Use print coloring pages and one of the crayon approaches for the following classroom art lesson.
Trace within the photocopied picture outline with crayon.
Thick lines work most effectively.
Brush in the whole page with thin paint. Only use one color.
The waxed lines will resist the paint as well as the picture will glow through.
Color a lot of the picture with crayon. Leave some areas white.
Brush within the whole page with thin paint. Only use one color.
Draw in the lines with crayon.
Paint the image with numerous colors.
The crayon lines could make the image much easier to paint.
They will stop edges bleeding into each other.
This is not a resist yet it’s a great extension with the previous activities.
Paint the image with watercolors.
When the paint is dry, use crayons to add detail and depth of color.
Rip off a little notepad that is concerning the height and width of a matchbox.
Use a crayon to scribble thickly onto the paper.
Turn the paper over and utilizing your thumb rub the crayon on to the image.
This creates a very soft smooth effect.
Color an area of the image with a textured object placed underneath.
Sandpaper, string, crumpled paper, bricks, bark, leaves, signs and rocks can create interesting patterns. Experiment using a piece of blank paper first.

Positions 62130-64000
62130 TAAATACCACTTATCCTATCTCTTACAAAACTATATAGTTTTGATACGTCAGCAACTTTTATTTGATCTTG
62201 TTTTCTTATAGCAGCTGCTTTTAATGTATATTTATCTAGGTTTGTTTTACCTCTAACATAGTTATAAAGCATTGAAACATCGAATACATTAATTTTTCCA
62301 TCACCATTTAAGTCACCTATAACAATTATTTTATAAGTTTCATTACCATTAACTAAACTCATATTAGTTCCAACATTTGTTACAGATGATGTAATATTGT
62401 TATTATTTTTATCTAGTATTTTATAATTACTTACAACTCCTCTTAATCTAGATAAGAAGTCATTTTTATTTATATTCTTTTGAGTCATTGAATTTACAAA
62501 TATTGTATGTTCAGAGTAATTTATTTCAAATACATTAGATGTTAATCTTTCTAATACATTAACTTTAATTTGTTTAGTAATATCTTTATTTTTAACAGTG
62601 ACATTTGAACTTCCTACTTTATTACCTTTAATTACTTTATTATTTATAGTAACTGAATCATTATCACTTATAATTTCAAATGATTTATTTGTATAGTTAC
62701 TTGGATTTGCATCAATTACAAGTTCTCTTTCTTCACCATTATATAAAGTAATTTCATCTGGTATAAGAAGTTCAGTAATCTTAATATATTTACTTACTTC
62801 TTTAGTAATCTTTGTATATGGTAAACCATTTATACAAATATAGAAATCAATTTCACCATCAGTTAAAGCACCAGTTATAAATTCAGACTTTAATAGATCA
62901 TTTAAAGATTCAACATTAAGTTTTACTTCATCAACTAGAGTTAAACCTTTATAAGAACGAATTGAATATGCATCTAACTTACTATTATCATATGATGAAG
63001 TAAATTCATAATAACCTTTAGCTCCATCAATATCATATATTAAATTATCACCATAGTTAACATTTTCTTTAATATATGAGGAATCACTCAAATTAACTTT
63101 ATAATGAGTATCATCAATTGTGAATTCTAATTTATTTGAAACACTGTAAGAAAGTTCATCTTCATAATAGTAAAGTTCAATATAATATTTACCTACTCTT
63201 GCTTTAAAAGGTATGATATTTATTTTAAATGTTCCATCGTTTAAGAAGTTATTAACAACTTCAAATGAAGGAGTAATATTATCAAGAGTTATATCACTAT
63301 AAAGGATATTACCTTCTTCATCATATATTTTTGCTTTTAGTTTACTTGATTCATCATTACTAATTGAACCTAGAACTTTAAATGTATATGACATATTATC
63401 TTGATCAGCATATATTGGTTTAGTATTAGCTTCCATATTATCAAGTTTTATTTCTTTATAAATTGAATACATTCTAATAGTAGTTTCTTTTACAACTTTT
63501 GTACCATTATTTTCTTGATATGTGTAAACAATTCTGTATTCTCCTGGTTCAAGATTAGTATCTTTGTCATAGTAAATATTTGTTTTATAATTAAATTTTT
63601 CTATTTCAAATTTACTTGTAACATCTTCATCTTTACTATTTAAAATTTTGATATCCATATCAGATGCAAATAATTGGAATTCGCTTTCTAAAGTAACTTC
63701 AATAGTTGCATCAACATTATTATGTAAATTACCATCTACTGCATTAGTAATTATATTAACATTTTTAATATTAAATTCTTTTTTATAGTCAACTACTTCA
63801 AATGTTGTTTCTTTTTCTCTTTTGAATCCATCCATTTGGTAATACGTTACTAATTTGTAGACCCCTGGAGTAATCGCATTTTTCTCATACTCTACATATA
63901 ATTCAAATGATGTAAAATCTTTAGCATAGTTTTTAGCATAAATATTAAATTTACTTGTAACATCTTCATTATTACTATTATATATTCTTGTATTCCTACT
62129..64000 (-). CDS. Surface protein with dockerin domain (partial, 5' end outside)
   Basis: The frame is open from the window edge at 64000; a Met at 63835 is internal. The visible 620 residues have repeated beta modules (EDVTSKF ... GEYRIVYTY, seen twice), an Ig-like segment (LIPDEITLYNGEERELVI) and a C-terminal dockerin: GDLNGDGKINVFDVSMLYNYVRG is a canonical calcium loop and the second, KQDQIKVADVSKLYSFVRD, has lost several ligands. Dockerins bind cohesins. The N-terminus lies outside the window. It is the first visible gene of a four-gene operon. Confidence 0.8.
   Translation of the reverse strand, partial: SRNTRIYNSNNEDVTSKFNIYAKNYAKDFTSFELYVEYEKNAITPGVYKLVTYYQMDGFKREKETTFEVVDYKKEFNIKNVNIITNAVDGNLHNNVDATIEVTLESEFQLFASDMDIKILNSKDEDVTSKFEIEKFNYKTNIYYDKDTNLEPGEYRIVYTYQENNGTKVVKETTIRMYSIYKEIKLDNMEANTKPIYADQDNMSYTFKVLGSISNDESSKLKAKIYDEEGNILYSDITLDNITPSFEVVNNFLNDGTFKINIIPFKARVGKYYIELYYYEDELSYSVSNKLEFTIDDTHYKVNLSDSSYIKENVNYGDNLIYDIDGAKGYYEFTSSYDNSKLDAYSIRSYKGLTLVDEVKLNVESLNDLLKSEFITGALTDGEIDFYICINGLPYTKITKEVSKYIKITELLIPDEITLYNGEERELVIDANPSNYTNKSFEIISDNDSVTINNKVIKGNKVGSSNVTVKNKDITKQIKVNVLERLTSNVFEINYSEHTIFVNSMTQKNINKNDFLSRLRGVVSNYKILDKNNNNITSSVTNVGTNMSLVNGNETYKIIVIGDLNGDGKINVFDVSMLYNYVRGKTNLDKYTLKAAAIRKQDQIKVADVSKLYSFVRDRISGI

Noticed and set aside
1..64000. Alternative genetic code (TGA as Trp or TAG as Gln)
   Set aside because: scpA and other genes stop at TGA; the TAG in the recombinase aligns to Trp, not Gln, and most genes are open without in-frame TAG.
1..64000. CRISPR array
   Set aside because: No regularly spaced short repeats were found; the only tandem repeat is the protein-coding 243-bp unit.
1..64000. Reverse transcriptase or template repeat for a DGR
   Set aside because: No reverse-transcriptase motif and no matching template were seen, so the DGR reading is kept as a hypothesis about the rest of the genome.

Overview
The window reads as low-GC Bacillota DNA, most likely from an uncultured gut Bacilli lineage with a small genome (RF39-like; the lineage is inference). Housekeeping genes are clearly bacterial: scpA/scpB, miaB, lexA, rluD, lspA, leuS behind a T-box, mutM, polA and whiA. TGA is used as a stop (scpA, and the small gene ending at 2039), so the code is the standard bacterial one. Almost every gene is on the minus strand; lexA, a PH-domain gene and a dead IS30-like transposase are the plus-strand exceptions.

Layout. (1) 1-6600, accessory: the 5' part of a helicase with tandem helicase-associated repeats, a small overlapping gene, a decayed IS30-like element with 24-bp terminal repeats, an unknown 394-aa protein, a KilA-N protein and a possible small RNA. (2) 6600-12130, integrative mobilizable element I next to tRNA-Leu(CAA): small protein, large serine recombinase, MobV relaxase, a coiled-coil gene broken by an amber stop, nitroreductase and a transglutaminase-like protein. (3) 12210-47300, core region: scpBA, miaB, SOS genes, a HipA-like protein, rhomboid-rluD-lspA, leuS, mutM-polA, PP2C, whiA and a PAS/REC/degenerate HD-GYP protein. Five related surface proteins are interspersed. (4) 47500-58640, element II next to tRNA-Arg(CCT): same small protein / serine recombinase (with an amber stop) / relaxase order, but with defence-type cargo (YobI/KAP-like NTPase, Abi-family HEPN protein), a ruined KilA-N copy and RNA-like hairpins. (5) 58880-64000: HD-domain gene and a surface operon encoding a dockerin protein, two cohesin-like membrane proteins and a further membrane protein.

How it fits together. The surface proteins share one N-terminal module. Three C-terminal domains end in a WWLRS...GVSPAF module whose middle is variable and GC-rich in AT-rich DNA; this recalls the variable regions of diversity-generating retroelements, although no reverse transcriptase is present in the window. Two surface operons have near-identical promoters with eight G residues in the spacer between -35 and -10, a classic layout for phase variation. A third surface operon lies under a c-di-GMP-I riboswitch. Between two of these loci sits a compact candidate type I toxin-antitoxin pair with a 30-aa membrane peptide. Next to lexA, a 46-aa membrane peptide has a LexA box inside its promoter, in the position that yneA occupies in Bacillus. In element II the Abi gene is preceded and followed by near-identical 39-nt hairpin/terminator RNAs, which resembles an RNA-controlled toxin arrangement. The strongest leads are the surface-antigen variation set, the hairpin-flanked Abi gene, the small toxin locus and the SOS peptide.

Use grated pieces or shavings of crayon to produce a swirling effect.
Sprinkle the crayon on to the photo and then rub all of them with your thumb.
This is successful if you utilize different colors together.
It makes effective animal fur, storm clouds or grass.
Go on the outline of the image with black crayon.
Color the remainder of the picture thickly with crayon.
If possible use a small piece of cotton wool or cloth to polish the picture.
Heat from the friction of rubbing melts the crayon and results in a smooth shiny effect.
Apply a little amount of vegetable oil to your cotton wool ball.
Gently rub the oil within the back of the image.
The oil could make the picture almost transparent.
Students can be given the oil soaked balls in a very paint tray.
Encourage these to check out and over the picture to spread the oil.
Hang the photo in a classroom window to generate a stained glass effect.